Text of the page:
Hard as it is to imagine a climate of non-partisan unity -- especially now, amidst a season of pre-election warfare -- that was in fact the case eleven years ago this month. For a brief moment following the devastating events of September 11, 2001, our country stood together and acknowledged the fragility of our everyday existence as we knew it. For those of us who were in school that day, we remember sitting in our classrooms, watching the TV monitors with confusion and distress, sensing that what had just happened would be significant in ways we could not understand. Indeed, 9/11 shook the world in which we would come of age, whether we realized it then or more deeply in the decade since.
It wasn't until I was in another classroom six years later -- this time in my final year of college -- that it truly hit me. My professor began our seminar one day by asking us to raise our hands if we knew someone serving in the military. I looked around the room and saw a few scattered hands in the air, though my own remained firmly planted in my lap. The U.S. military was engaged in two theaters of war, I was studying global security, and yet I could not think of a single person I knew who was serving -- nor had the thought previously crossed my mind. While I had the option to process academic theories of war from behind a desk, my peers who had volunteered in the armed services were being deployed to Iraq and Afghanistan. This realization stuck with me as I moved to D.C. to work as a defense consultant and began interacting with service members on a daily basis -- many of whom my direct peers. I wanted to understand more about their stories and experiences, and the reasons that ultimately compelled them to serve. I was struck by the individuality of a group which is often perceived as all one "type," but whose members each have individual motivations for their desire to be part of something greater than themselves.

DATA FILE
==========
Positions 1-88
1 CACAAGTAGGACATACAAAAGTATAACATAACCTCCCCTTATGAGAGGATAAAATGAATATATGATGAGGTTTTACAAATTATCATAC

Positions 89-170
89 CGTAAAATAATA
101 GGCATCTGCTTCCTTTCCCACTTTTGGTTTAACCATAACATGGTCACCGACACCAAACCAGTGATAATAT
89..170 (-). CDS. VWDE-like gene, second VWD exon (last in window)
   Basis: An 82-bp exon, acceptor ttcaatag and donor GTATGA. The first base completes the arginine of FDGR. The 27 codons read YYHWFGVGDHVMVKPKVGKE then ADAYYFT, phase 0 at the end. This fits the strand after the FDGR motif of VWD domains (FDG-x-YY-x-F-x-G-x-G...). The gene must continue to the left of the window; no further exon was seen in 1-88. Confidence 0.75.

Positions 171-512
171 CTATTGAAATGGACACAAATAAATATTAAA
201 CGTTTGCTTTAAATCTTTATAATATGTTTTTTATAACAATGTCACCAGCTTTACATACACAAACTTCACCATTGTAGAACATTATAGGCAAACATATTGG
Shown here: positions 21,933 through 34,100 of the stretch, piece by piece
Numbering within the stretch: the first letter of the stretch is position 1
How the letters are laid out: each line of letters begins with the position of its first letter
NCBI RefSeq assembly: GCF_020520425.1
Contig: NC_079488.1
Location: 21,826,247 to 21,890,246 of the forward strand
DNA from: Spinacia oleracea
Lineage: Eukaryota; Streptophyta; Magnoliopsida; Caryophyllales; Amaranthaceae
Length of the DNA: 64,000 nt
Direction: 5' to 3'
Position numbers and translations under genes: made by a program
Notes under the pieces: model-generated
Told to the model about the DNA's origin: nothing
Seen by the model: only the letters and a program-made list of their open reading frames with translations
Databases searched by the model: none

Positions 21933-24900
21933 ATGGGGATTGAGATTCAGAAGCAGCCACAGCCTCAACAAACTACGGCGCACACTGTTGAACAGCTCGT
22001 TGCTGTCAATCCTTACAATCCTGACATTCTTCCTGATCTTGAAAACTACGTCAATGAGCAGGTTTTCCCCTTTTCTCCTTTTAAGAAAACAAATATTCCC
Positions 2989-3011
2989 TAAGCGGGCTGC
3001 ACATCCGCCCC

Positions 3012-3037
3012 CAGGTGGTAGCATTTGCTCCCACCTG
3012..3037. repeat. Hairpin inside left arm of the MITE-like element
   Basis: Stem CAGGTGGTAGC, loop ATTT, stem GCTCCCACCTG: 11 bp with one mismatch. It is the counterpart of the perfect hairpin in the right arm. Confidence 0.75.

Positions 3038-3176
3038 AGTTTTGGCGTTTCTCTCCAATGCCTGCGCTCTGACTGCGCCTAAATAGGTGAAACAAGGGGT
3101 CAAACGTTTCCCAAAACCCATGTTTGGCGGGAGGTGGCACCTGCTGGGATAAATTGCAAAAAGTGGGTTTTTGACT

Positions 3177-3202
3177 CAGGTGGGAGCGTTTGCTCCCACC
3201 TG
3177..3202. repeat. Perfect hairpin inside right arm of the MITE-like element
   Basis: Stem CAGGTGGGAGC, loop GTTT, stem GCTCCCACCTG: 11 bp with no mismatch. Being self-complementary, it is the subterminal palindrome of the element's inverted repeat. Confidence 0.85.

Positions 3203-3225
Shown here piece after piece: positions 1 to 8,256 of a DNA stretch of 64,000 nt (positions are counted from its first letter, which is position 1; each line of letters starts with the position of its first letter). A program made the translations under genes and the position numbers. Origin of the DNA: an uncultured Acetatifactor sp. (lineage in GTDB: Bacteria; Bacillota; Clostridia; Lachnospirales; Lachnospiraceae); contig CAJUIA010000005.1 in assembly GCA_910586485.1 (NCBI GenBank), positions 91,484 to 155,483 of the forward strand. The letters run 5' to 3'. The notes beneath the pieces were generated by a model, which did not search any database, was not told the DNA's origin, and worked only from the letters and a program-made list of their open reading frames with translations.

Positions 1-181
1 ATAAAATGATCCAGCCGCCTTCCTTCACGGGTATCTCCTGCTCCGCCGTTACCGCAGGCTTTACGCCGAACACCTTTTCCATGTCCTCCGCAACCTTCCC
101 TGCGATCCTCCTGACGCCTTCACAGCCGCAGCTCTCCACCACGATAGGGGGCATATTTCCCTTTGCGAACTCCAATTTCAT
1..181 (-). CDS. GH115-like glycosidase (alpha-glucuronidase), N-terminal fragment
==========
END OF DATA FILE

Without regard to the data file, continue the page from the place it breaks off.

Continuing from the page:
There is no doubt that we are the most connected generation in history, thanks to the ever-increasing proliferation of information technology and social media platforms like Twitter, Facebook, and e-mail. Yet it seems that despite the ease with which we can communicate with individuals anywhere in the world, on any given topic, we (myself included) tend to follow news from sources and figures whose opinionswe already agree with. As a result, we risk becoming more disconnected, more soloed in our thinking and worldviews than ever before.
As a generation that predominately grew up in the wake of 9/11, we all have stories about how we were affected by the events that day. We as millennials have embraced service in a myriad of meaningful ways, all over the country and around the globe. But we remain disconnected in our understanding of peers who have pursued different pathsof service -- civilian, military, or otherwise. Stereotypes and preconceived notions exist naturally toward people and groups about whom we know very little; but we are losing out on a critical opportunity to recognize and harness our collective drive to be a part of something greater than ourselves. Our generation will continue to face great challenges in the 21st century; we should acknowledge and leverage the great reserve of talent andexpertise among us.
What began as a quest to discern the civil-military divide, has evolved into The Service Project: an oral history of this generation and themyriad ways in which we are serving in and beyond our communities. It is my great hope that in sharing these stories, and providing a forum where individualscan contribute their own videos, essays, articles, and ethnographies, that preconceived notions about service will be challenged, and perspectives toward our peers will be enriched.
For The Service Project to effectively achieve its mission of educating, connecting, andcoalescing individuals around service initiatives, we need your help. Please send us your stories, articles, and essays. Think of what more we could achieve if we made the effort to engage with peers we don't yet know.